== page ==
My stay in the mental hospital was literally life-saving. I learned more about myself there in six days than I learned in a year’s worth of therapy prior to that. I learned how to manage myself, other people, and my expectations of those people. I managed my surprising anger. I learned that dehumanizing others is easy and a bad habit to slip into. I learned that mental hospitals sound like scary places, but they’re actually really boring. Above all, I learned that I can handle anything life throws at me.

If you’ve dealt with a stay in a mental hospital, what have you learned?

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Book Review: Breakdown: A Clinician’s Experience in a Broken System of Emergency Psychiatry

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The front cover of Breakdown: A Clinician’s Experience in a Broken System of Emergency Psychiatry (affiliate link*), by Lynn Nanos, featuring a police car shining its headlights on a sleeping homeless person wearing a green hoodie. Credit: Lynn Nanos.

*Disclosure: Some of the links below are affiliate links, meaning, at no additional cost to you, I will earn a commission if you click through and make a purchase. Thanks for supporting the work at The Bipolar Parent!

America’s mental health system is broken. It has failed millions of people suffering from mental illness and will continue to do so unless sweeping changes are made. That’s the premise of Lynn Nanos’ Breakdown: A Clinician’s Experience in a Broken System of Emergency Psychiatry (affiliate link*).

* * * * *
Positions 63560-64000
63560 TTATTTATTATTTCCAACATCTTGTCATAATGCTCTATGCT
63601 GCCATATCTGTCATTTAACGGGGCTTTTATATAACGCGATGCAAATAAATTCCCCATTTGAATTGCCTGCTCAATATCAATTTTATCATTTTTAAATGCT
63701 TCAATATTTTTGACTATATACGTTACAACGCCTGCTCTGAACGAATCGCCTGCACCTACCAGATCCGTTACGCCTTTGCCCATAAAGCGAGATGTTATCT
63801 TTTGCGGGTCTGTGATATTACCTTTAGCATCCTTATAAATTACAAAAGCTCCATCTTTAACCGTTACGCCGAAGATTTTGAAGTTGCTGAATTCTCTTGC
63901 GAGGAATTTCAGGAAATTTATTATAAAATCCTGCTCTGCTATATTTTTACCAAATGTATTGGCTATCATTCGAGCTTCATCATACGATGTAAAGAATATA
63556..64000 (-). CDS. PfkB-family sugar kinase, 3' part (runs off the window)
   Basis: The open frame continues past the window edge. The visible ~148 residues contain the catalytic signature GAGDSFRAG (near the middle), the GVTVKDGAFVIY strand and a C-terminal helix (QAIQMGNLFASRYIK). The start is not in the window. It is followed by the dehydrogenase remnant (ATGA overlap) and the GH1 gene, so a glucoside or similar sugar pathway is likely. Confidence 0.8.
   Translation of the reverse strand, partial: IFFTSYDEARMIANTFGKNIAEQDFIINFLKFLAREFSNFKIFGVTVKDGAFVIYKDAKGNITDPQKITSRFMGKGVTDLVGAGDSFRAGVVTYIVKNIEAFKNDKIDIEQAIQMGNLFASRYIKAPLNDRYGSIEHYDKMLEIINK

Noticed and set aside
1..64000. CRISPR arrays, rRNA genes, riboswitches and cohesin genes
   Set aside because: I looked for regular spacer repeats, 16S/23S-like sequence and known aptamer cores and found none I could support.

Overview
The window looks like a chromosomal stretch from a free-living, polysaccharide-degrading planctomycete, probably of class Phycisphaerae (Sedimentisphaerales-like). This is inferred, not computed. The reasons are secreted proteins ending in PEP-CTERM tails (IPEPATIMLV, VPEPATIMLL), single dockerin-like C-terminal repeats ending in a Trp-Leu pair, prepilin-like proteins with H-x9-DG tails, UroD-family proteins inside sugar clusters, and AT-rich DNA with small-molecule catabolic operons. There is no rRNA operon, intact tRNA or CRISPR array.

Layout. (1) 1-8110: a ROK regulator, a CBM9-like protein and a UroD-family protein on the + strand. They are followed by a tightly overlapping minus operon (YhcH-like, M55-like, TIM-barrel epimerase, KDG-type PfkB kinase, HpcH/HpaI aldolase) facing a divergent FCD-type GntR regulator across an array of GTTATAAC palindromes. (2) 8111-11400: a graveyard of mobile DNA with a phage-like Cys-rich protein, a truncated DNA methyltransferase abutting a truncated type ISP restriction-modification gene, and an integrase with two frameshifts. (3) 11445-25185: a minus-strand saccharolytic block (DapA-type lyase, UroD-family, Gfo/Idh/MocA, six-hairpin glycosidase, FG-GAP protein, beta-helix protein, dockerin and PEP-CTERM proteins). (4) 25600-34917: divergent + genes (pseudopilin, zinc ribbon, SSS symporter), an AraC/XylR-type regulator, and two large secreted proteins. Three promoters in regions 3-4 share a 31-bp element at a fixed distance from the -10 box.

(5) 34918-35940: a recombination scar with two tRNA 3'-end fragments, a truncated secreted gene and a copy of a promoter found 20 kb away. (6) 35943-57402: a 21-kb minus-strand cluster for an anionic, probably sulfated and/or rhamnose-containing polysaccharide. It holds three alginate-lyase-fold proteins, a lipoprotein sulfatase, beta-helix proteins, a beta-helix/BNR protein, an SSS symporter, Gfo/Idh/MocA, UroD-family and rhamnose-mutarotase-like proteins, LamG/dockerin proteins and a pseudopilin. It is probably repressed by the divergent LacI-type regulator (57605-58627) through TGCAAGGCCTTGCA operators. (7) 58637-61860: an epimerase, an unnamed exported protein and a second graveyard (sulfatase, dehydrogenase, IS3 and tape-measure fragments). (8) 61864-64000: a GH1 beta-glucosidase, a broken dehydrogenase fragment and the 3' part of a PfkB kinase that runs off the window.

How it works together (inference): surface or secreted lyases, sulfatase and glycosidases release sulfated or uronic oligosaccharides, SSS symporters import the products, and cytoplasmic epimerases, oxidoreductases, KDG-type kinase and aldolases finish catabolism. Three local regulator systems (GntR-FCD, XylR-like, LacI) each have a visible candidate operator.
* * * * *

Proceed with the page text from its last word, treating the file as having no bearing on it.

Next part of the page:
I was offered a copy by the author in exchange for an honest review, which after reading the book, I am thrilled to provide. Nanos is a clinician in the field of emergency psychiatry in Massachusetts with over twenty years of experience in the field. She is uniquely qualified to write this book, having spent much of her life caring for the sickest of the sick.

According to Nanos, there are three core problems in the broken psychiatric system: a lack of inpatient beds due to deinstitutionalization; malingerers, who falsify claims of mental illness to request inpatient treatment; and that patients are “dying with their rights on.” The latter means that a prioritization of patients’ rights causes people suffering from psychosis who refuse treatment due to a lack of insight into their mental illness to be discharged from hospitals too early. These patients are often homeless and vulnerable to being attacked on the streets. Nanos’ solution to these problems is to promote a program called Assisted Outpatient Treatment (AOT), a court-ordered program which forces patients suffering from psychosis to comply with treatment when living in the community.

Nanos describes a condition called ansognosia, where patients have a lack of insight into their mental illness. This book has special significance for me because I have bipolar and have endured psychosis, like the patients in the many case studies Nanos covers in Breakdown. When I suffered a psychotic break, I had no insight into my mental illness, like many of the patients suffering psychosis that Nanos describes. I was fortunate in that, as I complied with treatment, I gained such insight and was able to take steps towards recovery before I left the hospital. Like Nanos points out, this is not the case with the majority of others.

What Doesn’t Work Well in Breakdown

Because I don’t want to end on a negative note, I’ll start with one item that didn’t work well for me in Breakdown.

  • Disclaimers: The opening chapter is full of disclaimers about what the book does and does not cover. These disclaimers are vital to understanding how the rest of the book works, but they make for dry reading, especially for a first chapter. However, I don’t know how else Nanos would have structured this. These disclaimers are necessary, and they need to be placed upfront.

That’s it. That’s all I didn’t like. If a reader can get past the tedious first chapter, the meat of Breakdown is brilliant.